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Confident Africa appoints white ministers

Guy Scott’s accession to the vice-presidency of Zambia is the most recent, and most visible, example of a mini-trend that’s quietly gathering force.

world Updated: Oct 07, 2011 00:34 IST

Guy Scott’s accession to the vice-presidency of Zambia is the most recent, and most visible, example of a mini-trend that’s quietly gathering force.

In Uganda, Ian Clarke, a dual citizen of the UK and Uganda, was recently elected chairman of a district of Kampala. In Kenya, there has long been white involvement in elective politics: Philip Leakey served Langata as MP for 13 years, and was an assistant minister; his brother Richard is better known for his stints as cabinet secretary and head of the Kenya Wildlife Service. Further afield, there’s Helen Zille, leader of the opposition, and Timothy Stamps, Zimbabwe’s former minister for health. There are others, but these six are a not wholly unrepresentative sample.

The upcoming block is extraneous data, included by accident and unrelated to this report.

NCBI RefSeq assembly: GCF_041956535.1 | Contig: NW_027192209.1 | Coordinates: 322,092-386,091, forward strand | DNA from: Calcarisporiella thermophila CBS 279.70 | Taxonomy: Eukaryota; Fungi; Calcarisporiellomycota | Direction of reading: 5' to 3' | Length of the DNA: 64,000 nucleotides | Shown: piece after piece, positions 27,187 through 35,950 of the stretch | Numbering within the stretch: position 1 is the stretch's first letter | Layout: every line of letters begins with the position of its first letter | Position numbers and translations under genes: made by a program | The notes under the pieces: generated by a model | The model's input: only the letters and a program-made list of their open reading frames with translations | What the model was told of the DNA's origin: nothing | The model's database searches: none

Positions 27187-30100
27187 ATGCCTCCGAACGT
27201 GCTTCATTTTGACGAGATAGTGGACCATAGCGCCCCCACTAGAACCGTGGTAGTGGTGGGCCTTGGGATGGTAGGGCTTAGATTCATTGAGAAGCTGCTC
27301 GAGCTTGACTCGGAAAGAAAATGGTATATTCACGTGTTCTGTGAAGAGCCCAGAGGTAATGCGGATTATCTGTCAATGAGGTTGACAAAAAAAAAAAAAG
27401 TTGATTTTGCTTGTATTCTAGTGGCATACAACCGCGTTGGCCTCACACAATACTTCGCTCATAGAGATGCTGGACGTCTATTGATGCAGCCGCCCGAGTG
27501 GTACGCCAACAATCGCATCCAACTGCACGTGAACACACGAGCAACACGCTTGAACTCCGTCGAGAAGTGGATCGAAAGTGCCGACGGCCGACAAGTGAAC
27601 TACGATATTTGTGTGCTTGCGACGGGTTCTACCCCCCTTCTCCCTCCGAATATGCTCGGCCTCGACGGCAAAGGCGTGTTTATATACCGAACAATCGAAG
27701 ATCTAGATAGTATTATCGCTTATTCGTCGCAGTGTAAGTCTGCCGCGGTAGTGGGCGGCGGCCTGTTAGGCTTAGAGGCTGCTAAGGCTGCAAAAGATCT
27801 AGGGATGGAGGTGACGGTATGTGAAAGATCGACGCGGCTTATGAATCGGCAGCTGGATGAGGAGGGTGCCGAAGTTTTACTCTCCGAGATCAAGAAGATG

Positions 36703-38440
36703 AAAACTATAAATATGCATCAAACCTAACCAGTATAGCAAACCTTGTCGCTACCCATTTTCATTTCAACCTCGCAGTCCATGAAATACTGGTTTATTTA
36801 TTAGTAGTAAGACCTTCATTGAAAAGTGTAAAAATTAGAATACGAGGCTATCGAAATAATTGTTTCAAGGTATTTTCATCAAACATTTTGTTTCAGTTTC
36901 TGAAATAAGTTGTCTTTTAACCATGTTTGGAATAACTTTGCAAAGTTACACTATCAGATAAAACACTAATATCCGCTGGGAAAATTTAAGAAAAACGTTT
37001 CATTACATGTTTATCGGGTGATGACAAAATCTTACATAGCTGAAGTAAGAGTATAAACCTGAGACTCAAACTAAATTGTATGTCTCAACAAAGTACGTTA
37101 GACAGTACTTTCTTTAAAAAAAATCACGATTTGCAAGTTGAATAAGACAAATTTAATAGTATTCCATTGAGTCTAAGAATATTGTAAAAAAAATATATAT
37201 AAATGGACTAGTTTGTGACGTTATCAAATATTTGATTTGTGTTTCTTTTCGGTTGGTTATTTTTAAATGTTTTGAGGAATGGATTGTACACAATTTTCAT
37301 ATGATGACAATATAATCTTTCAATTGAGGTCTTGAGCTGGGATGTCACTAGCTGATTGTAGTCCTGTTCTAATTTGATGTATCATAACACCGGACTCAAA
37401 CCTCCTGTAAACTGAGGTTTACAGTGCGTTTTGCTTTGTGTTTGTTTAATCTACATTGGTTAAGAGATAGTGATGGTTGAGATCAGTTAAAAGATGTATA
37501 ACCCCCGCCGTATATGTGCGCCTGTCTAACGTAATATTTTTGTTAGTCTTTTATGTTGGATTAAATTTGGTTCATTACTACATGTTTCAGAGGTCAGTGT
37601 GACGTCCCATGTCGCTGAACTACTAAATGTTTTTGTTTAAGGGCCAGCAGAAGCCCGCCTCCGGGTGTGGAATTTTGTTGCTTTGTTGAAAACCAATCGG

It might seem strange to find white Africans in African politics, and especially in elective post-colonial African politics, if only because the conventional story of post-colonial African politics has always been that of African nationalism.

Begin with the main reason for the surprise: the view that African politics is necessarily and uniformly tribal, because Africans identify chiefly by ethnicity, and hence, presumably, wouldn’t vote for a white politician. The view is defective as it stands, for even if African voters were inveterately ethnocentric, it quite often happens that in ethnically partisan elections, candidates who don’t identify with either side are acceptable to competing groups because they’re ethnically neutral.

Strength of ethnic identification varies widely across Africa, and most Africans do not identify primarily with their ethnicity. There’s also evidence that ethnicity as a determiner of political identification is in decline across the continent.

Where voters identify by class and occupation, a candidate who can present evidence of solid professional qualifications and professional success is at an advantage; competence is a mighty electoral boost.

Where that condition is in place, we should not be surprised to find more white male African professionals doing well in African electoral politics.

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